Image via Wikipedia

Eugene McCarthy was emboldening and enlisting young people to become the driving force behind his idealistic campaign for the Presidency and against the Vietnam War. I had already worked on some political campaigns and, when the cold January winds blew, the NYC campaign headquarters at Columbus Circle became my second home; second even though I spent more time there than at my family’s apartment where I went only to sleep and shower.

Image via Wikipedia

New York City was made for the learner and I suspect it was only because I was here that I could realize, in retrospect, that going to classes at my two high schools, one considered at that time one of the two or three best in the nation, actually interfered with my learning.

I’m not sure, but I suspect that had I been living in Oklahoma, Iowa, Arizona or suburban Connecticut my experience would have been radically different.

It would also be radically different today because thanks to the Internet and all the wonderful tools that have become available because of it, a fifteen-year-old in KansasKankakee or Kalamazoo could explore even more of the world from their bedroom than I could from the heart of the world when I was fifteen. It is truly an amazing thing that today anyone, almost anywhere, can learn almost anything her or she might want to know about, almost immediately and mostly for free. They would not even have to pay the subway fare I had to fork over.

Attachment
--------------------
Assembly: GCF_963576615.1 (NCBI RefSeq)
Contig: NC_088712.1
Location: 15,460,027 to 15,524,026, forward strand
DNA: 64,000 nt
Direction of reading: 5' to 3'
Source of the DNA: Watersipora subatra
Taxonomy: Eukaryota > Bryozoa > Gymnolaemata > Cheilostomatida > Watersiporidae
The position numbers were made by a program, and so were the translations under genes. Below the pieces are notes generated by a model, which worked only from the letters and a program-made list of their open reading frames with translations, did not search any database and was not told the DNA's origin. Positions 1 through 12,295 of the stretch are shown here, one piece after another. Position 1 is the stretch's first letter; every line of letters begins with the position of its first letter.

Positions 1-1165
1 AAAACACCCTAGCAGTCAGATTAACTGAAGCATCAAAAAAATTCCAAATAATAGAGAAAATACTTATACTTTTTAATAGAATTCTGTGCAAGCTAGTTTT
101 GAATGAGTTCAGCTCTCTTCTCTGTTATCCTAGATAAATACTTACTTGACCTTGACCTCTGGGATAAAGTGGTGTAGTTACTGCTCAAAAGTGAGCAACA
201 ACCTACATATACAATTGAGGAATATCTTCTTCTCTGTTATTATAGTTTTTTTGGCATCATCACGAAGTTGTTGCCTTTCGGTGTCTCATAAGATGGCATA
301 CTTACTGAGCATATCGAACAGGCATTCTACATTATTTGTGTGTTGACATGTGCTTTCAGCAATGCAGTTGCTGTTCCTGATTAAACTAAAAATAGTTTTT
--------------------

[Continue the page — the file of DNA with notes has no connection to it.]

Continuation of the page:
There is, of course, a qualitative and experiential difference between looking at a picture of a pierogi and popping one in one’s mouth, or walking the streets on foot instead of through Google Earth, but one learns what one can the way one has available.

I am not arguing that the average, or even the exceptional, young teen has the ability to learn anything on their own or that they would even realize what they might be able to learn. I had guides, mentors, interlocutors and others who would steer me, challenge me, and teach me. I relied on those around me, but today those people can be anywhere in the world.

School does not work for everyone, but neither does leaving it. We each have our individual paths. Still, if one is not learning in school and is willing to take the risk and make the effort, the opportunity to get a broader, deeper and more interesting education is richer now than it has even been.